The Sixth Duke was the last male heir of his grandfather, Amadeus IX. The senior claimant to the ducal crown was Amadeus IX’s brother, Philip II (1443-1497), who became the Seventh Duke of Savoy. A close ally of France, he reigned but one year and has been referred to as "Philip without land".

Short reigns encouraged French intriguing in the Duchy. Philip was succeeded by his son, Duke Philibert II, "the Handsome" (1480-1504). The Eighth Duke reconciled his family by marrying his cousin, a daughter of Duke Charles I. She did not live long and, having done his duty at reconciliation, he married as his second wife Margaret of Austria to secure peace with the Habsburgs. He enjoyed the pleasures of life and delegated government to Margaret, which inevitably increased Austrian influence over the Duchy. With no heirs his brother, Charles III "the Good" (1486-1553), succeeded him as the Ninth Duke.

Savoy was now more than ever caught between the rivalry of its two neighbors, France and the Holy Roman Empire, and Charles could not side with one without provoking the other. Nor could he remain neutral and by siding with Austria he incurred retaliation from France. (It was his added misfortune to be both the uncle of the King of France and the brother-in-law of Emperor Charles V.) The Duchy was overrun by Swiss and French forces. Geneva and Vaud were lost; only Nice and Vercelli remained loyal to him. The Duke died a broken man.

The Tenth Duke was his son, Emmanuel Philibert (1528-1580), called "Iron Head." Born in Chambéry, Emmanuel Philibert was tutored at the court of Emperor Charles V of the Holy Roman Empire.  He entered the Emperor's service and led the Imperial forces to brilliant victories, in recognition of which he was appointed to serve as Governor-General of the Low Countries. Because of these responsibilities he could not immediately take possession of his occupied and exhausted duchy.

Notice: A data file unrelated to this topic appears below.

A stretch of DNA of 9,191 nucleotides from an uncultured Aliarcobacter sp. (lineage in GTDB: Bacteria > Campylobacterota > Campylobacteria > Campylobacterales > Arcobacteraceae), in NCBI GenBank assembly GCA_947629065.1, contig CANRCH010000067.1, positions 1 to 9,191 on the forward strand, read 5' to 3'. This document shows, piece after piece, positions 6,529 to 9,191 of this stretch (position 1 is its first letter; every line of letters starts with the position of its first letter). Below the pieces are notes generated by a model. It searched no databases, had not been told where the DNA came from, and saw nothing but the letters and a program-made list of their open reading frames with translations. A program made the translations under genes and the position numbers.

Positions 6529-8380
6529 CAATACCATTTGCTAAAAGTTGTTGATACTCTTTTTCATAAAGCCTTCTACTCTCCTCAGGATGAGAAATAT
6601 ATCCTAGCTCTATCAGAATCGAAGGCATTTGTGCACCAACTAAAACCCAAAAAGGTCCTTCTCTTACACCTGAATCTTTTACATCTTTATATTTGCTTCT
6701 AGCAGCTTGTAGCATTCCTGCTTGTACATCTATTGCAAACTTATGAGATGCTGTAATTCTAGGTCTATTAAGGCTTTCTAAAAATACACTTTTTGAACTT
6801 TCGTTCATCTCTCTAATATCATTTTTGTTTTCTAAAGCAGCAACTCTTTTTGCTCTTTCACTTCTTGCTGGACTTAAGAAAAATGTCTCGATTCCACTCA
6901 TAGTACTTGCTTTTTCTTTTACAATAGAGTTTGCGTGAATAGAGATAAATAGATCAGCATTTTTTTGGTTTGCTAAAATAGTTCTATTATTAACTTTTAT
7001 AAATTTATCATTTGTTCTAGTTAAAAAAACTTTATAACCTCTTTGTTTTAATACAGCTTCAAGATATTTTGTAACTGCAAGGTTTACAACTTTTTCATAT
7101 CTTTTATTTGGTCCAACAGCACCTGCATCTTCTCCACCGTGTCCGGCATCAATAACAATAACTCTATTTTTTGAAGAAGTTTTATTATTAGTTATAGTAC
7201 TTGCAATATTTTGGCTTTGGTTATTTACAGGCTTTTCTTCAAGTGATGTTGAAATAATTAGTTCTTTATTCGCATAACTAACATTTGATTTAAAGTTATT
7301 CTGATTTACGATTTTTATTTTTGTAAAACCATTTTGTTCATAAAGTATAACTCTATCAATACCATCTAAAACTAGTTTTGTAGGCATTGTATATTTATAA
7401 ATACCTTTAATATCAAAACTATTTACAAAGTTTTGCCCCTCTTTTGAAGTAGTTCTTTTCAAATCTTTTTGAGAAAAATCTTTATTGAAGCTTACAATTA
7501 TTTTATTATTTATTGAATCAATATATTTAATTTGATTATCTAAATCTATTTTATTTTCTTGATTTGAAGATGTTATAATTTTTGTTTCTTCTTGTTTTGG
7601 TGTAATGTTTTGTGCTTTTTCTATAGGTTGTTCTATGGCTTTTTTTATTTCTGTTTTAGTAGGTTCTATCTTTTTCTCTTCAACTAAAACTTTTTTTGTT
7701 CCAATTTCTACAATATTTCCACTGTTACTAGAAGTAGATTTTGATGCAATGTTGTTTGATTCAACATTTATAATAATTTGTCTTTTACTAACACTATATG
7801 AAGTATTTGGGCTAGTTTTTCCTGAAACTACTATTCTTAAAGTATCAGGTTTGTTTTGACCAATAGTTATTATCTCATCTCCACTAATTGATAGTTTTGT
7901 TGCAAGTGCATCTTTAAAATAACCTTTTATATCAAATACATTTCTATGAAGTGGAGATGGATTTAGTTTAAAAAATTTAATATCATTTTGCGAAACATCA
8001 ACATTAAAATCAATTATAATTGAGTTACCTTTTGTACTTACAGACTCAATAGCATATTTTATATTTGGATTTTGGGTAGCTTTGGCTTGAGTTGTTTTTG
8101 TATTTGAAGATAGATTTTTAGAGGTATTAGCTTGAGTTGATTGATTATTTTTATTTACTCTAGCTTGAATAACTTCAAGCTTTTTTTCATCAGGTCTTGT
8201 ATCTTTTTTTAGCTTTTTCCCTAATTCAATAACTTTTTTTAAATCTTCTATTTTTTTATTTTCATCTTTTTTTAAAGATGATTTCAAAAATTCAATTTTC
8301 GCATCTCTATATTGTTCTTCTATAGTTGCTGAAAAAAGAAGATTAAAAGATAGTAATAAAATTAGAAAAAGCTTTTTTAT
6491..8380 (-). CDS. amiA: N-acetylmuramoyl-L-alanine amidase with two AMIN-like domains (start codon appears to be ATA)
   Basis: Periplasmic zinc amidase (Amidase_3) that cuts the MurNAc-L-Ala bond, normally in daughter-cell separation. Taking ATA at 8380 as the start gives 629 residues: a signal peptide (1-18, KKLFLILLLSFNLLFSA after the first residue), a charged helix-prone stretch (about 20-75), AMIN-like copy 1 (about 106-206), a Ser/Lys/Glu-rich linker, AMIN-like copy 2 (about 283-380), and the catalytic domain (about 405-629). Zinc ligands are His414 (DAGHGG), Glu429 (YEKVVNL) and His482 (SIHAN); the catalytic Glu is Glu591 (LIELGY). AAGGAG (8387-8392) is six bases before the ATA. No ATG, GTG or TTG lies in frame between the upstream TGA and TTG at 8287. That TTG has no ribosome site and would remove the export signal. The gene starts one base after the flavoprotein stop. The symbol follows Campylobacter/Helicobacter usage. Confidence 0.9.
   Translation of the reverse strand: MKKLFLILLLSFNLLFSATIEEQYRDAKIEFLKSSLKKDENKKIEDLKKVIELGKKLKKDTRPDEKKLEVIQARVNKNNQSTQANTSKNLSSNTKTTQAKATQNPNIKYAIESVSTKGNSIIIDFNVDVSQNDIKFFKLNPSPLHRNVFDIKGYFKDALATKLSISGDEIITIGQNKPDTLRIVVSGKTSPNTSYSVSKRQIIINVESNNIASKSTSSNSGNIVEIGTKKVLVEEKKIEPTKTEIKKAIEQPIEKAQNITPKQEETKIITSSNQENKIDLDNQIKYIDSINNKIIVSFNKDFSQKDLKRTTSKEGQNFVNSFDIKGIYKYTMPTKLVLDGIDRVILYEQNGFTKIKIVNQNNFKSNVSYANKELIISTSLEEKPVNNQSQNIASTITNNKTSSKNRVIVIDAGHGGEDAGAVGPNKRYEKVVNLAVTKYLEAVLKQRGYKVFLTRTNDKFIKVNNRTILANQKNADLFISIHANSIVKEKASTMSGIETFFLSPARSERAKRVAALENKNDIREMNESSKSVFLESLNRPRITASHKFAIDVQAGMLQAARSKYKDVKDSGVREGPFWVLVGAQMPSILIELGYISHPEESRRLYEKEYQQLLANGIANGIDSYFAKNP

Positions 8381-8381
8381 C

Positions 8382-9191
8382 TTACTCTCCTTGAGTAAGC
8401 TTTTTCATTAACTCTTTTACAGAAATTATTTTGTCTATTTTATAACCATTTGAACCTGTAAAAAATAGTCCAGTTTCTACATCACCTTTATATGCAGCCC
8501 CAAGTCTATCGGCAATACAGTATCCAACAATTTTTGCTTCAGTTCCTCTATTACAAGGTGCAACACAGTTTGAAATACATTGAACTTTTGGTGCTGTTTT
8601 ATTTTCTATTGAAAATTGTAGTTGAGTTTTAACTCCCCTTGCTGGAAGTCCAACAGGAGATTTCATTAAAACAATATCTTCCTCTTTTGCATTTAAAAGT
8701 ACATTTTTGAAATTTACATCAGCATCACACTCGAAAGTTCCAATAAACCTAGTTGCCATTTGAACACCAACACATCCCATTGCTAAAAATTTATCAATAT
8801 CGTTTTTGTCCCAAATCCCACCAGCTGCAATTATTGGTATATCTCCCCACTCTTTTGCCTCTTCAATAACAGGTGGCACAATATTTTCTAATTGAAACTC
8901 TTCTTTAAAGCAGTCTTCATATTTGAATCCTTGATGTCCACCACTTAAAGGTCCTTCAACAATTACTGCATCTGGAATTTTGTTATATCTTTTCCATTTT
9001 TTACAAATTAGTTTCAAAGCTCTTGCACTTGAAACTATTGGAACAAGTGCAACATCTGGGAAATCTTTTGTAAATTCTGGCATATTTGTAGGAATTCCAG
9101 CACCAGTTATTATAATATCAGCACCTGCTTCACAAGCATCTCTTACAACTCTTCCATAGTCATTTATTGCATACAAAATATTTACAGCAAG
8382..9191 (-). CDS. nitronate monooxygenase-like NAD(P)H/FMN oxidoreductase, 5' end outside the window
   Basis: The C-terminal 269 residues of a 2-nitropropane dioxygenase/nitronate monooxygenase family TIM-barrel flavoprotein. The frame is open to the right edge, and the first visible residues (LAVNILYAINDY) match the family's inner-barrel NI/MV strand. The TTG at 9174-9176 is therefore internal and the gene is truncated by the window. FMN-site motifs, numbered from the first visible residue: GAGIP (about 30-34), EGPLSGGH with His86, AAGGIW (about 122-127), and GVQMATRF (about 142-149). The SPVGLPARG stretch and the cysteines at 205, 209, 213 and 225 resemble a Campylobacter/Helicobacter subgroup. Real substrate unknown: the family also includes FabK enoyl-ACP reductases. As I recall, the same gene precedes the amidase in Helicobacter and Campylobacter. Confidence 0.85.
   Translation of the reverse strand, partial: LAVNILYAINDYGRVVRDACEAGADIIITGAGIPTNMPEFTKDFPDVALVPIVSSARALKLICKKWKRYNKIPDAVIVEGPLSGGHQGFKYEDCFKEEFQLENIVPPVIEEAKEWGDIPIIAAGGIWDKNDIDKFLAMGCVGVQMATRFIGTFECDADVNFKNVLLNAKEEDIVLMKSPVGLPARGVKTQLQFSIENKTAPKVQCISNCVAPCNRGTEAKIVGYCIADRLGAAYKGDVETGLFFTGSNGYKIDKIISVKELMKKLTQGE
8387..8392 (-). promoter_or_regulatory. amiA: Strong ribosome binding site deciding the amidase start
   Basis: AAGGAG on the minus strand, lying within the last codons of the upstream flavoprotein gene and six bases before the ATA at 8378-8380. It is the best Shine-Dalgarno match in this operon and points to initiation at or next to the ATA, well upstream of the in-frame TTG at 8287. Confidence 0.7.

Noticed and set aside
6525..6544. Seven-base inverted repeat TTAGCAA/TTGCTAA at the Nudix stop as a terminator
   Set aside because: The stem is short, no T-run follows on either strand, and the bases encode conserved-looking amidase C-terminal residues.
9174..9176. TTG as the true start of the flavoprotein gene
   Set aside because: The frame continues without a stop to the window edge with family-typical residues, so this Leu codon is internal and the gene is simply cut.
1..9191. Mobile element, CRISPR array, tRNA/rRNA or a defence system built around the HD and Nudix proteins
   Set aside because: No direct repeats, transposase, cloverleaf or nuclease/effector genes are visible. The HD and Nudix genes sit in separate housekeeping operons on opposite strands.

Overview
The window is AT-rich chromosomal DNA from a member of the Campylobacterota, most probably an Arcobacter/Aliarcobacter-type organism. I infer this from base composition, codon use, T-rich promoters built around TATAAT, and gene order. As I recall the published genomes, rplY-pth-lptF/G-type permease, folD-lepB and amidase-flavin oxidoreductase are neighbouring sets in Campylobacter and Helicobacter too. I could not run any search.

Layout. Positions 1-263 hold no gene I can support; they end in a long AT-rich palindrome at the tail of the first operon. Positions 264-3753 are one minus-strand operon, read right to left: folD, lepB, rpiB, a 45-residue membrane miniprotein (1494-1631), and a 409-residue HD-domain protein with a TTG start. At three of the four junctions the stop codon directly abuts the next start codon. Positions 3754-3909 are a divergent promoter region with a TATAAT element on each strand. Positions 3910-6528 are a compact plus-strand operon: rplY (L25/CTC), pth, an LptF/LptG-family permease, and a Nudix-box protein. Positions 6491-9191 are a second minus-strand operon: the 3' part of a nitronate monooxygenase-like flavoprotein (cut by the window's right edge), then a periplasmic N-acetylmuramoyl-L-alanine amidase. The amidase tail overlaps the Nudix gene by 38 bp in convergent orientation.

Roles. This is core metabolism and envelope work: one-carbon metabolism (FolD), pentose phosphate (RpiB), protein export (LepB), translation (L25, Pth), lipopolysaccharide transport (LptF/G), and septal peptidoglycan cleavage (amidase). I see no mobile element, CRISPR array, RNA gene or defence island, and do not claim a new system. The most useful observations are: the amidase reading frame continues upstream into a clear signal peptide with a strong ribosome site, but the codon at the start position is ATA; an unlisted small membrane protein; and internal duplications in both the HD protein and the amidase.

The Duke’s reputation as the most brilliant general of his day was assured with his defeat of the French at the Battle of St. Quentin in 1557 and the grateful Emperor saw to it that much of Emmanuel Philibert’s patrimony was restored to him in the comprehensive peace of Câteau-Cambrésis that followed (1559).

The Duke was now free to start the reconstruction of his ruined state. He yearned to restore Savoy to its glory. It was an arduous task but the iron headed Duke set out to accomplish it with the same determination he displayed in battle. The Senate was created in 1559; a general amnesty was declared for all his subjects that set the tone for reconciliation between the followers of the Emperor and the French. He established a Peers’ Court and reconstituted the Council of State, or Duke’s Cabinet. In addition to political reform, he reorganized and modernized the army; rebuilt fortifications; strengthened the Alpine passes and built a citadel to defend Turin. The Duke appreciated the Ottoman threat to Europe and equipped and donated two galleys to the Holy League that smashed the Turkish fleet at the Battle of Lepanto in 1571.

Starting in the late Middle Ages and proceeding through the Renaissance, the nation-states of Europe had been evolving from feudalism to more modern and efficient systems of government. The need for greater revenue to pay for professional armies led to the curbing of the power of the feudal nobilities and a greater concentration of authority in the hands of the sovereigns, assisted by centralized administration. Ultimately, this trend would lead to the phenomenon known as absolutism, exemplified in its most extreme form by the career of King Louis XIV of France.

Savoy had little natural resources, only a strategic geographical position, and the state was not wealthy. Emmanuel Philibert established absolutism in Savoy: power was gradually concentrated in his hands and those of his successors at the expense of the nobility. The state apparatus (war, justice, tax collection) became efficient because that was in the best interests of the duchy.